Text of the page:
Prior to becoming president, though, Trump was adamant in lambasting Obama for his illegal warmongering in Syria. “What will we get for bombing Syria besides more debt and a possible long term conflict?” Trump asked on Twitter in August of 2013. “Obama needs Congressional approval.” Ironically, in October of 2012, Trump suggested Obama would attack Libya or Iran because his “poll numbers are in a tailspin.” “He is desperate,” Trump said. The Trump administration and the establishment media — which Trump has long ridiculed, correctly, as a dishonest enemy of the American people — claim to have “intelligence” showing that the attack was perpetrated by Assad. That was cited as the reason for Trump’s change of heart. But a similar chemical attack during Obama’s term was almost certainly a false flag perpetrated by jihadist rebels.
According to news reports, the U.S. missiles were launched from two U.S. Navy ships, the USS Ross and the USS Porter, operating in the Mediterranean Sea. The target was Syria’s Shayrat Airfield, from which U.S. government officials claim to believe the Syrian military launched the Sarin gas attack. U.S. officials cited in media reports said all but one of the missiles hit their targets, destroying a runway, airplanes, fuel pumps, and infrastructure. Russian officials claimed that less than half of the missiles hit their targets. And Assad said the attack was a violation of “all international laws and customs” and had made the U.S. government a partner of the savage terror group ISIS. Islamist rebels praised Trump’s intervention against Assad.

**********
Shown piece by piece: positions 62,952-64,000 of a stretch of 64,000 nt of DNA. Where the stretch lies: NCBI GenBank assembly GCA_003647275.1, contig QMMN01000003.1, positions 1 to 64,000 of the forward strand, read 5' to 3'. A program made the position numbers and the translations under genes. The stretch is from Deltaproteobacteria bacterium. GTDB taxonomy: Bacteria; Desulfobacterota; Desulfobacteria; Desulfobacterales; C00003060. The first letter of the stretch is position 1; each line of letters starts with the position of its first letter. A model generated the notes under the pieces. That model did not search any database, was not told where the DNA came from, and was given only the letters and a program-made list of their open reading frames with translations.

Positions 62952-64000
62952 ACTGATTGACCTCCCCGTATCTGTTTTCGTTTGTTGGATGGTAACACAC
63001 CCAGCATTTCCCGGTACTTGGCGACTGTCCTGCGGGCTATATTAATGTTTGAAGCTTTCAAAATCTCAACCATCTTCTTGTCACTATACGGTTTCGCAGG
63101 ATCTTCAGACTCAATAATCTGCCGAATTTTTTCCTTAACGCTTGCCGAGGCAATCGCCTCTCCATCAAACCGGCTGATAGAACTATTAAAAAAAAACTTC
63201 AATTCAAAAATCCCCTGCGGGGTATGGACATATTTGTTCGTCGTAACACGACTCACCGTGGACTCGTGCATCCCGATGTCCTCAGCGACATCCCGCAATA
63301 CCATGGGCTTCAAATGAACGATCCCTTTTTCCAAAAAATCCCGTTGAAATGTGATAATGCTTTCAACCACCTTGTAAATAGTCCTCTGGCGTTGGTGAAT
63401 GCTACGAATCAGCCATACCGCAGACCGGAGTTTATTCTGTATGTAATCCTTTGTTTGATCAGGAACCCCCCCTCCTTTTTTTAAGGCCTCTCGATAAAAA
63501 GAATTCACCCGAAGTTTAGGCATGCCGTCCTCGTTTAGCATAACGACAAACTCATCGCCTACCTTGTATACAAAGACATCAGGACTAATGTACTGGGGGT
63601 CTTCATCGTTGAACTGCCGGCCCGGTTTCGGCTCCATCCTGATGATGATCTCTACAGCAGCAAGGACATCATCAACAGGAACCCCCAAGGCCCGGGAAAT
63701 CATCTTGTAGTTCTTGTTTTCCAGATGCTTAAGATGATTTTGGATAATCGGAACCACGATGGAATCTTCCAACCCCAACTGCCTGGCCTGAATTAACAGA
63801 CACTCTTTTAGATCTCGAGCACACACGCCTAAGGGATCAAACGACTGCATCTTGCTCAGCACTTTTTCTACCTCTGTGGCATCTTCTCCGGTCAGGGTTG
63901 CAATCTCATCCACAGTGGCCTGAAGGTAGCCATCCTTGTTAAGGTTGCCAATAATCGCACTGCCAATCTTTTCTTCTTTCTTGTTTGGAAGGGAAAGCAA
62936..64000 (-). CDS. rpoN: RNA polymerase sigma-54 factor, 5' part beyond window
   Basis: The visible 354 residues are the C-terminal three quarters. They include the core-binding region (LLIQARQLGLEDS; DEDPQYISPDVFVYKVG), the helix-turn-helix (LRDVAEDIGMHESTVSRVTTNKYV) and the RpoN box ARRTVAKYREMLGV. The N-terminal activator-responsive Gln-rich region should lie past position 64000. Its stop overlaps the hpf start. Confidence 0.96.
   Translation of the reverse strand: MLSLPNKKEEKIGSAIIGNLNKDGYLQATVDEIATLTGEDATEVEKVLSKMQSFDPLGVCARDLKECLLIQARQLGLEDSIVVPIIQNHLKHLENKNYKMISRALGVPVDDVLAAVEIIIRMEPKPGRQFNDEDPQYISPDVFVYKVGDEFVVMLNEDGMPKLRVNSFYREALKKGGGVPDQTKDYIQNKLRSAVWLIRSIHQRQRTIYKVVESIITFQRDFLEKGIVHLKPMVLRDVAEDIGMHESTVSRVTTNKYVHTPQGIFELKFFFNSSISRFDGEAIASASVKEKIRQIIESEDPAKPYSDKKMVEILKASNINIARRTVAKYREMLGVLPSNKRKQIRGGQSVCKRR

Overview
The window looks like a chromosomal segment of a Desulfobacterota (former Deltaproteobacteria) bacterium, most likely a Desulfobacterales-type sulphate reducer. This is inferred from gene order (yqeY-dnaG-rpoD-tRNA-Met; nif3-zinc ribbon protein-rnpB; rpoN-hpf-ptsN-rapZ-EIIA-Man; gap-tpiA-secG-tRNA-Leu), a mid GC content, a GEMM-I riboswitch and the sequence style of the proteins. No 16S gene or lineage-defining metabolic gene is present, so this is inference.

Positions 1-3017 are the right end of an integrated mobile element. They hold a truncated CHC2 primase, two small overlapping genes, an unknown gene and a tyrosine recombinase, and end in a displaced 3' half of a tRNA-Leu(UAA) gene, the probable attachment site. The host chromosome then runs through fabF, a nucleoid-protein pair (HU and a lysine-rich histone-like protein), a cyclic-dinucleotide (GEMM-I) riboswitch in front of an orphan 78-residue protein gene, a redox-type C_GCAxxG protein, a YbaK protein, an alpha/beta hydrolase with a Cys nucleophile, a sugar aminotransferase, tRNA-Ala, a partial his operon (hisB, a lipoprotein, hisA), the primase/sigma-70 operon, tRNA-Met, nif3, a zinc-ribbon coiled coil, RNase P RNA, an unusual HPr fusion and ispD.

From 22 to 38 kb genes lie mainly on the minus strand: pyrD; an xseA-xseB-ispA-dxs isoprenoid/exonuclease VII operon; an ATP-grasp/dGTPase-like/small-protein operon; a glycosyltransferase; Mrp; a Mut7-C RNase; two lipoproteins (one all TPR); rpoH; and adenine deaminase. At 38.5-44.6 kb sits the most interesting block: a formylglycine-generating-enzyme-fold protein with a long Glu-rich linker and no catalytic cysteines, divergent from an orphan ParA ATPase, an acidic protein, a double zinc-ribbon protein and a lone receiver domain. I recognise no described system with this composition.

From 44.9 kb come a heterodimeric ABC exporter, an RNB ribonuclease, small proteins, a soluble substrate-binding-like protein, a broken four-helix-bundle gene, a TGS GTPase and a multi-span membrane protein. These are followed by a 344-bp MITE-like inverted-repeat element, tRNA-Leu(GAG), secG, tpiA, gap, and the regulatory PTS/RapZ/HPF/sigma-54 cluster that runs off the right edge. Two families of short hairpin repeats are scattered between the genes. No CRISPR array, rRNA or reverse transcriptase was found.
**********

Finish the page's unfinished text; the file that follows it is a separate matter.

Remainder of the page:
Regime change appears to be the goal, at least of certain globalists in key positions within the administration. When asked whether the Trump administration was planning to bring together a “coalition” to remove Assad from power, Secretary of State Rex Tillerson said that “steps” were already “underway” to do that. “Assad’s role in the future is uncertain clearly, and with the acts that he has taken it would seem that there would be no role for him to govern the Syrian people,” Tillerson said at a Florida news conference, claiming the supposed “intelligence” leaves “no doubt” that Assad, who denied any role, was behind the chemical attack. “And we think it’s time that the Russians really need to think carefully about their continued support of the Assad regime.”